The severity of the problem was not known to the Americans in 1995 when Los Alamos scientists were told by the Kazakhs that significant quantities of potentially recoverable weapons-grade material still laced the site. It was later estimated that "several hundred kilograms" of plutonium and uranium, enough for over a dozen bombs, was relatively accessible. By this time, herders and metal scavengers roamed STS trying to scrape a living out of the abandoned infrastructure. In 1998, Siegfried S. Hecker, a former Los Alamos director, personally visited STS and was appalled at what he saw: metal scavengers were using industrial machinery to unearth irradiated copper cables and to break into tunnels containing steel rails. Although the tunnels under Degelen Mountain were nominally "sealed," 110 of 181 of them had been breached by 2004.  Undocumented mining operations for gold, copper, aluminum, lead, coal, and beryllium were also underway. For most of the local Kazakhs, the plutonium and uranium lacing the site was simply an environmental and human health hazard. However, if a savvy terrorist knew what to look for, the recovery of enough fissile material for one or more nuclear bombs would have been a simple enough task. 
Hecker had developed personal connections with Russian scientists in the late 1980s during verification exercises for the mutual monitoring capabilities of the two superpowers under the Threshold Test Ban Treaty.  In the next few years, Hecker used these connections to initiate a secret project to secure the material at Semipalatinsk. In the end, the mutual trust of American, Soviet, and Kazakh scientists was critical to overcoming the diplomatic differences between governments in the aftermath of the Cold War. 
Eventually, the program moved forward. The three governments struck a clandestine deal in which the United States would pay for the cleanup, Russia would furnish critical information on the nature and location of relevant nuclear tests, and Kazakhstan would provide access to the site and to the necessary equipment. The entire operation was officially kept secret from the International Atomic Energy Agency (IAEA) due to fears that its involvement would complicate and jeopardize the success of the project.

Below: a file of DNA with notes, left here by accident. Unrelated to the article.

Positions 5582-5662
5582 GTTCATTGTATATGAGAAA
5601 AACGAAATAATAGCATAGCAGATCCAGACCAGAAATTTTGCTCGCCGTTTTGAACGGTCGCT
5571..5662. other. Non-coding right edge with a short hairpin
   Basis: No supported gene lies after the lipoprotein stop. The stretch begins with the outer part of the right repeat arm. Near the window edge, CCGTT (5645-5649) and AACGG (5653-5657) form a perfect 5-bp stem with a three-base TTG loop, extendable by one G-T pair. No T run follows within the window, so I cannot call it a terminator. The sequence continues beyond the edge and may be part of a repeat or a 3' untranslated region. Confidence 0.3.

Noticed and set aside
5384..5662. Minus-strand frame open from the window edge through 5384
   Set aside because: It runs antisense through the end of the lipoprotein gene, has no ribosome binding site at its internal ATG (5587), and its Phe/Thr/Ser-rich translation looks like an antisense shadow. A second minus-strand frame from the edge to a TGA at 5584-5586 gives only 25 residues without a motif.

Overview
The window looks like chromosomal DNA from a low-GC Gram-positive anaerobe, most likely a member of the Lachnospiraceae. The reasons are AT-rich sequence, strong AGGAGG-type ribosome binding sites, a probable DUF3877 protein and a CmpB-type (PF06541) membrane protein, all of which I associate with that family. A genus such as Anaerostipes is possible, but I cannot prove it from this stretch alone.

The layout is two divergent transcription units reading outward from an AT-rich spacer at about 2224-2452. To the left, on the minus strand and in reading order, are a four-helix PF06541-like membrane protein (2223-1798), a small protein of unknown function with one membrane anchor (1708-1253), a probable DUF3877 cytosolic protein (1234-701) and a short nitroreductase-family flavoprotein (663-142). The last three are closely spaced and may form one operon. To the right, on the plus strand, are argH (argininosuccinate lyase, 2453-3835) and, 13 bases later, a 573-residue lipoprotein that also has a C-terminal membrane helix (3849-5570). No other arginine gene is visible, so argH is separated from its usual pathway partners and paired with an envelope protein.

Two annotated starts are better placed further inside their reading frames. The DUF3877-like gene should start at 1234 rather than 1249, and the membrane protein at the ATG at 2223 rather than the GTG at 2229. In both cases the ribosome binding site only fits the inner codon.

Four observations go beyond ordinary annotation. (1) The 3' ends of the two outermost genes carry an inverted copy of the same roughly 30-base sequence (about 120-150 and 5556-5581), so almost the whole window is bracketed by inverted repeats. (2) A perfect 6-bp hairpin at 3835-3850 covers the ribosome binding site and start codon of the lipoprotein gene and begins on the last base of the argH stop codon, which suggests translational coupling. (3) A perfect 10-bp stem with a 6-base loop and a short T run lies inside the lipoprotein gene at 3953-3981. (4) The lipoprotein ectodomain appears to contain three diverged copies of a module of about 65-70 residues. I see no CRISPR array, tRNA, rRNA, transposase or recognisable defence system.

Work began in 2000. It was decided that the nuclear materials at STS would be sealed in-place by encasing test locations with iron-laced concrete, a mixture that would render chemical extraction of plutonium extremely difficult. Shallow surface experiments were paved over with 2 m thick slabs of steel-reinforced concrete.  An elaborate security system of remote sensors would be constructed as well. While this strategy did not completely rule out the possibility that a bomb's worth of plutonium could be extracted, it did ensure that such an effort would be conspicuous enough to be easily detected by the authorities. 
The project faced ongoing difficulties. Pressure to secure the nuclear materials at Semipalatinsk mounted in the aftermath of the 9/11 attacks, when documents uncovered in 2002 revealed Al Qaeda's nuclear ambitions. Although the Russians had entered into an agreement with Kazakhstan to provide information regarding Soviet-era nuclear activities, it was exceedingly reluctant to provide detailed information on the locations of tests and the nature of the materials in question. Russia also wanted nothing to do with the recovered "nuclear waste." In late 2005, Russia acknowledged the existence of several bomb components that, if found, could lead to the construction of a fairly sophisticated weapon. It was only after extended negotiations that Russia revealed their locations and agreed to take back two of them. 
In March 2012, Barack Obama, Dmitri Medvedev, and Nursultan Nazarbayev publicly announced the completion of the project. All told, the project had lasted 17 years and cost $150 million.  In October, a small monument was unveiled at the foot of Degelen Mountain with the inscription, "1996-2012. The world has become safer." 
This is by no means a definitive end to the danger at STS. Despite the safeguards and security measures at Degelen Mountain, legal mining operations within a few kilometers of the site could be used to disguise a covert operation to recover bomb materials, whose presence in the mountain is now publicly known. In addition, Plutonium-239's 25,000 year half-life far exceeds the hundred year timescale of most human activities, presenting a long-term risk. 
© Devon Powell. The author grants permission to copy, distribute and display this work in unaltered form, with attribution to the author, for noncommercial purposes only. All other rights, including commercial rights, are reserved to the author.